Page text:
'This is an excellent aid to reflection on the crucifixion and resurrection of Christ.' www.christianbookshops.org.uk 'It is a very remarkable, interesting and stimulating book. The pictures are well produced and Harries goes to the heart of the matter, unpicking and articulating a range of questions and reflections on the images. The book spans the centuries and is a remarkable collection of images which explore the context and theologies that led to such differing depictions of the Passion.' Contact '… the quality of production of the book is very high and the illustrations are beautifully done, and it would provide a very helpful support for anyone whose primary interest is in the contemplation of the images.' Art & Christianity 'The Passion in Art proves the artistic importance of the Paschal Mystery, from second-century inscriptions in the catacombs to the work of Nicholas Mynheer… This book serves as a useful introduction to the subject and is particularly valuable in sketching the broad developments of the theme and placing each depiction in its cultural and theological context.' The Art Book 'This beautiful book by the highly respected and scholarly bishop of Oxford shows clearly how sacred art functions as a theological locus, as a place of divine revelation for those who have eyes to see.' Worship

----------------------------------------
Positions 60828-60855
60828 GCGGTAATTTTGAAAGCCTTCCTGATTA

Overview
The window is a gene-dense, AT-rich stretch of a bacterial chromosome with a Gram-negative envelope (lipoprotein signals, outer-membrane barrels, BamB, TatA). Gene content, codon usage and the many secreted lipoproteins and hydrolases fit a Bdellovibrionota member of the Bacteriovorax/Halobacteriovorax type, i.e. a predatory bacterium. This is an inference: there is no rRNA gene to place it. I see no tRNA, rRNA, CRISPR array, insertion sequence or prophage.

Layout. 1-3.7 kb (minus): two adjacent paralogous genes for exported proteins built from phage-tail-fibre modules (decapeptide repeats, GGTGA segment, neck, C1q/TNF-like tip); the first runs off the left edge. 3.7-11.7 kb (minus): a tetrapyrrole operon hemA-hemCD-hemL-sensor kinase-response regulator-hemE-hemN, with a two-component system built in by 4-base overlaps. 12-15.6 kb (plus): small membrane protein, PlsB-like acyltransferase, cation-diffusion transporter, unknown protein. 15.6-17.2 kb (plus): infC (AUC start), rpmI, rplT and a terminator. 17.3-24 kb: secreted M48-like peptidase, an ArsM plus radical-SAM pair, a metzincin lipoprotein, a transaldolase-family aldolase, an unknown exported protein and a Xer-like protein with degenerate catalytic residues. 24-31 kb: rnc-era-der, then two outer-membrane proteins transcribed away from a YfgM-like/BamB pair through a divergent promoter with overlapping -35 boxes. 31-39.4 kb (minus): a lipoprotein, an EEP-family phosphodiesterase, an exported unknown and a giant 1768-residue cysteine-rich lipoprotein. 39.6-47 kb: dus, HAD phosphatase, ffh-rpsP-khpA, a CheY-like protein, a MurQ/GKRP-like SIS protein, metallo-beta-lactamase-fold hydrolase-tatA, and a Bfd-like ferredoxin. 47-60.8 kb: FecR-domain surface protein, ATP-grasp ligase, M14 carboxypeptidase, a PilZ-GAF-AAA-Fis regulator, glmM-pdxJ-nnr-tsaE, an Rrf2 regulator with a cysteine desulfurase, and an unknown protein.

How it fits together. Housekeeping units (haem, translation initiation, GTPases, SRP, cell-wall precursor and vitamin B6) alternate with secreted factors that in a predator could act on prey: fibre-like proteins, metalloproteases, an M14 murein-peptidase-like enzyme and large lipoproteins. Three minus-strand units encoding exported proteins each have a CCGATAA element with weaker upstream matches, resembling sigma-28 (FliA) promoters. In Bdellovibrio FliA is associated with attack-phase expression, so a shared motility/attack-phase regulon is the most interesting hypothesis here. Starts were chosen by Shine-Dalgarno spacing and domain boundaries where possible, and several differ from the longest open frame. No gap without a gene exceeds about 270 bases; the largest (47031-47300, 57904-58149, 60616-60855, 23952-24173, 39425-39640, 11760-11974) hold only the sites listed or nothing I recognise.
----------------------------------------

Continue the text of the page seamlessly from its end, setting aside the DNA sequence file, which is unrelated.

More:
Table of Contents